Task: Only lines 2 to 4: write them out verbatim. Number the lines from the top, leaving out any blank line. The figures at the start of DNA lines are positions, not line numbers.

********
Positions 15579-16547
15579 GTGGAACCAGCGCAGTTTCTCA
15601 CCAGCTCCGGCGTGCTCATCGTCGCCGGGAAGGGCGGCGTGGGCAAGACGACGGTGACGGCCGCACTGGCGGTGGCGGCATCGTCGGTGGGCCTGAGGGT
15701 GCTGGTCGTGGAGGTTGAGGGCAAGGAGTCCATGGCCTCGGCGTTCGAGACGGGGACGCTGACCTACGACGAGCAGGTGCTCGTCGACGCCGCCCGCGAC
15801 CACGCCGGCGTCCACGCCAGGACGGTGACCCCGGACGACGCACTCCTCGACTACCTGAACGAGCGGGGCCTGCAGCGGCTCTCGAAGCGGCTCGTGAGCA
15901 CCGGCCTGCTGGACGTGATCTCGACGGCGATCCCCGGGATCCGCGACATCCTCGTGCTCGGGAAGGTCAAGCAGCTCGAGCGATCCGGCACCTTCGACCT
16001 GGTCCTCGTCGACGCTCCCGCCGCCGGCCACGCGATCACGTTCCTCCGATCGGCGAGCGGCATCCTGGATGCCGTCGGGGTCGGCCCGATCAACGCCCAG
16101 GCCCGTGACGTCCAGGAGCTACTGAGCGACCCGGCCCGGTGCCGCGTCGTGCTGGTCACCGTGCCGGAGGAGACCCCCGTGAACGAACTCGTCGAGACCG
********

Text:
15579 GTGGAACCAGCGCAGTTTCTCA
15601 CCAGCTCCGGCGTGCTCATCGTCGCCGGGAAGGGCGGCGTGGGCAAGACGACGGTGACGGCCGCACTGGCGGTGGCGGCATCGTCGGTGGGCCTGAGGGT
15701 GCTGGTCGTGGAGGTTGAGGGCAAGGAGTCCATGGCCTCGGCGTTCGAGACGGGGACGCTGACCTACGACGAGCAGGTGCTCGTCGACGCCGCCCGCGAC